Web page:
That’s what Dr. Mark Link, a University of Texas Southwestern Medical Center cardiologist, said he thought about after he viewed the footage.
“When I look at the video, it’s fairly typical of commotio — that is, someone gets hit in the side of the chest, they have 5 seconds where they stand up and do something, and then they go out like a rock,” Link said on ESPN Jan. 3.
Still, he said, it isn’t possible to say exactly what caused Hamlin’s cardiac arrest from the video alone.
“A number of things have to be ruled out,” Link said. “They still have to look at other heart diseases to make sure he doesn’t have some underlying heart disease.”
Commotio cordis is rare and occurs mostly among athletes ages 8 to 18 who are participating in sports with projectiles such as baseballs, according to the University of Connecticut.
Dr. Christopher Madias, the director of the New England Cardiac Arrhythmia Center at Tufts Medical Center, also told NPR that the incident looked like commotio cordis.
“It has to be a perfect storm of events where there is an impact to the chest wall overlying the heart with just enough force, and what’s most critical is the timing,” Madias said. “It happens within a critical period within the cardiac cycle. We’re talking about 20 to 30 milliseconds within the cardiac cycle that the heart is vulnerable to this.”
Only a couple of dozen cases are reported each year, experts said.
Other factors could also have caused or contributed to Hamlin’s cardiac arrest, including any underlying heart condition, Madias said.
Link also noted that another common cause of cardiac arrest among athletes is a condition called hypertrophic cardiomyopathy.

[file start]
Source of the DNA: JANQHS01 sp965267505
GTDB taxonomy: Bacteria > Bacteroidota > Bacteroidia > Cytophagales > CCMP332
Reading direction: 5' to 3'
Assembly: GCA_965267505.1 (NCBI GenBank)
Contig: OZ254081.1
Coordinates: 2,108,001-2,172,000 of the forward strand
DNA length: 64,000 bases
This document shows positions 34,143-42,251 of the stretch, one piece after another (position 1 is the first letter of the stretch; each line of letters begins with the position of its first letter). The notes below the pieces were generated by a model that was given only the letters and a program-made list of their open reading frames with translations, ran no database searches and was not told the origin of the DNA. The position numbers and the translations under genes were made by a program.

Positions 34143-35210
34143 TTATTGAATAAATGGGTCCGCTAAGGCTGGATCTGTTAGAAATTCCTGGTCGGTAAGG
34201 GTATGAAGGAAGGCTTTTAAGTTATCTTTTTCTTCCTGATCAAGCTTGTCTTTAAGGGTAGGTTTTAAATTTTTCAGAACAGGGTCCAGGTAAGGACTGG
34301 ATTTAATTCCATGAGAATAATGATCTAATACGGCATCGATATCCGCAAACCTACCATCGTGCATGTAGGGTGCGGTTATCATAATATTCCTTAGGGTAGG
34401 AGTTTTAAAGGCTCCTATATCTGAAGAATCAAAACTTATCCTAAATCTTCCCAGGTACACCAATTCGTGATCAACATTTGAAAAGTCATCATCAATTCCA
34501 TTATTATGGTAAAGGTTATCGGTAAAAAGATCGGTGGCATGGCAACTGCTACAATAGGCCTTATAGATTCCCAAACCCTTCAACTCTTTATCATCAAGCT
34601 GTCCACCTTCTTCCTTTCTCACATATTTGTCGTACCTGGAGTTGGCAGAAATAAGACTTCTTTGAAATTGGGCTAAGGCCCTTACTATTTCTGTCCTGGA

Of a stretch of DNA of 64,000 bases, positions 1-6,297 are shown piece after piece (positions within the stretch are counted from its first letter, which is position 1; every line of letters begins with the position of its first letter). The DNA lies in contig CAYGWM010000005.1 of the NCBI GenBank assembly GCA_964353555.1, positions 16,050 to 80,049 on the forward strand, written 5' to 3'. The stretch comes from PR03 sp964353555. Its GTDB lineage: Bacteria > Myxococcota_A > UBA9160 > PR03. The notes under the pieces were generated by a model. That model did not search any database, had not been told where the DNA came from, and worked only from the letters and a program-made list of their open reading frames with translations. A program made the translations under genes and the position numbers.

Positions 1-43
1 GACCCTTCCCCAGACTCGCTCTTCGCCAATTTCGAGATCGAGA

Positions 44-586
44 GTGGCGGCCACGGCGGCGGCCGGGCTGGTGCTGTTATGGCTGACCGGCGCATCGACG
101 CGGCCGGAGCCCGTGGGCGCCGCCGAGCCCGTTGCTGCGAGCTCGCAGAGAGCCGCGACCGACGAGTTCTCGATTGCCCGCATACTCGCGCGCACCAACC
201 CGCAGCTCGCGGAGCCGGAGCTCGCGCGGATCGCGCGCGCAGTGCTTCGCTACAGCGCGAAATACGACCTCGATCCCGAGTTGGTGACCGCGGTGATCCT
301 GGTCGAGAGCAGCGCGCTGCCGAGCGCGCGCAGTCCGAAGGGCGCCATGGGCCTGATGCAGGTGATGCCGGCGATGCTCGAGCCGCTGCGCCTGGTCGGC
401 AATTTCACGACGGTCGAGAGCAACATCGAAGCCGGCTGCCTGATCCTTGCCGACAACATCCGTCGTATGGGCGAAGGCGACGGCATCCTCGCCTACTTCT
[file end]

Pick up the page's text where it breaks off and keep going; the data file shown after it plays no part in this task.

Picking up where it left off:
“That’s a genetic condition that causes thickening of the heart muscle,” he explained.
Hypertrophic cardiomyopathy can cause heart-related sudden death, and sometimes it is the first sign of the condition, according to Mayo Clinic’s website: “It can happen in seemingly healthy young people, including high school athletes and other young, active adults.”
Rare cases of myocarditis and pericarditis — inflammation of the heart muscle and inflammation of the heart’s outer lining — have been reported after vaccination with the mRNA COVID-19 vaccines, according to the U.S. Centers for Disease Control and Prevention. Most cases occur within days of vaccination. The National Institutes of Health said the risk of myocarditis linked to COVID-19 infection is several times greater than the risk of vaccine-related myocarditis.
An Instagram post claimed that Hamlin’s collapse was caused by the COVID-19 vaccine.
The Bills said Hamlin experienced a cardiac arrest following a hit on the field. Doctors are still investigating what might have led to Hamlin’s loss of heart function. No one close to his case has suggested that COVID-19 vaccines are to blame; and Hamlin’s vaccination status is not publicly known. A growing body of research shows the COVID-19 vaccines are safe and effective. In some cases, they have been linked to inflammation of the heart, but experts say the risk of heart inflammation is greater from COVID-19 infection than the vaccine.
Experts who have viewed the video said Hamlin’s cardiac arrest was likely caused by commotio cordis, which is often seen among athletes who’ve taken hits to the chest, or potentially an underlying heart condition.
We rate claims that Hamlin’s collapse is attributable to COVID-19 vaccines False.
This fact check was originally published by PolitiFact, which is part of the Poynter Institute. It is republished here with permission. See the sources for this fact check here and more of their fact checks here.